6.5.4 Case study

Dutton Engineering2 is a small firm with 28 employees, specialised in steel cases for electronic equipment, it ought to be amongst the ranks of hand-to-mouth metal bashers of the kind which you can find all around the world. However, Dutton has been doubling its turnover, sales per employee have doubled in an eight year period, rejects are down from 10% to 0.7%, and over 99% of deliveries are made within 24 hours, compared to only 60% being achieved within one week a few years ago.

This transformation has nor come overnight, the process started in 1989, but it has clearly been successful and Dutton are now held up as an example to others of how typical small engineering firms can change. The core of the transformation is a commitment to improvements through people. The workforce are organised into four teams who manage themselves, setting work schedules, dealing with their own customers, costing their own orders and even setting their pay. The company has moved from traditional weekly pay to a system of “annualised hours” where they contract of work for 1770 hours in a year, and adapt this flexibility to the needs of the business with its peaks and troughs of activity. There is a high level of contribution to problem-solving, encouraged by a simple reward system which pays ₤5 - ₤15 for bright ideas, and by a bonus scheme whereby 20% of profits are shared.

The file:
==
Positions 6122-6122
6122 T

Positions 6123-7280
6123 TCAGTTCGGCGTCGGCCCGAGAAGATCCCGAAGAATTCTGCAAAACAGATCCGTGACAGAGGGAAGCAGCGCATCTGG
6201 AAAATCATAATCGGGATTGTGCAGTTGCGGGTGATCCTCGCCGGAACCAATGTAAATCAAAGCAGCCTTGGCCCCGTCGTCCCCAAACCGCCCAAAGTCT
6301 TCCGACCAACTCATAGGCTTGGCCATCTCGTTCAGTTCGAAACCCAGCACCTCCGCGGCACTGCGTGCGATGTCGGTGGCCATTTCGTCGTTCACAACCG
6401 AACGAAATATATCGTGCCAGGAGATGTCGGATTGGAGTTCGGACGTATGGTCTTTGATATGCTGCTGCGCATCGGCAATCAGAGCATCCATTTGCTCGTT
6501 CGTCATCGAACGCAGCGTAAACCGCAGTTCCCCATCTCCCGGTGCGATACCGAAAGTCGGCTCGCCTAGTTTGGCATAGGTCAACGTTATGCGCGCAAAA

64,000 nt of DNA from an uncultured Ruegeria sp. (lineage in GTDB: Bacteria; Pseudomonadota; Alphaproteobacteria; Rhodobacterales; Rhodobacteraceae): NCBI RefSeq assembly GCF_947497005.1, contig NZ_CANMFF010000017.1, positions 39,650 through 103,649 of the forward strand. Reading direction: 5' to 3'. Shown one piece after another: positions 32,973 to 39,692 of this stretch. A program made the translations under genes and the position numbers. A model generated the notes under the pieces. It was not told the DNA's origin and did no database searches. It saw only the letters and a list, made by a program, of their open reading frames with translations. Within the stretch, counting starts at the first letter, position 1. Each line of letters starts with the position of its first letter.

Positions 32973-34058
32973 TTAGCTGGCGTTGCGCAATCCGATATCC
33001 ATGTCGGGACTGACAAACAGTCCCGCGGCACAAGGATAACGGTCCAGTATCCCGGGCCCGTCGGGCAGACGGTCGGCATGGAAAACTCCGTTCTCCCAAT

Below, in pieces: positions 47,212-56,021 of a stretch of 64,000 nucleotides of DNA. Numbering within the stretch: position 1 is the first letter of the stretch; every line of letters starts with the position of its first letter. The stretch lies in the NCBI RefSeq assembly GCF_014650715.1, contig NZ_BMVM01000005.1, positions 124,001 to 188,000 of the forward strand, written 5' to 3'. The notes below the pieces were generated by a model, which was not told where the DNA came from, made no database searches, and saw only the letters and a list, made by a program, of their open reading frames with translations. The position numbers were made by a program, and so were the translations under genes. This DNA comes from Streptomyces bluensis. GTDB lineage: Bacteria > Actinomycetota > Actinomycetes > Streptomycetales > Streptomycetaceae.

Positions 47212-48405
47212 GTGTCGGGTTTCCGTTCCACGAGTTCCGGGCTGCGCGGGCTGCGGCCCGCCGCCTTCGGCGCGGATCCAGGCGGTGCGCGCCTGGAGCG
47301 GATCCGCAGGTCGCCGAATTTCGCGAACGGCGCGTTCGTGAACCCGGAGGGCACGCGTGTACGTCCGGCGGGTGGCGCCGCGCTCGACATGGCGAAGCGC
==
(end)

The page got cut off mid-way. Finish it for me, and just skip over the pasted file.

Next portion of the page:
Please stop and think: after reading this example, does a similar successful case exist in your region?

1 Fundación COTEC, CENTRIM, IRIM, Manchester Business School, Socintec (1998) TEMAGUIDE. A Guide to Technology Management and Innovation for Companies. A research undertaken with support of the EU Innovation Program
2 For further information about the company you can visit its website www.dutton-eng.co.uk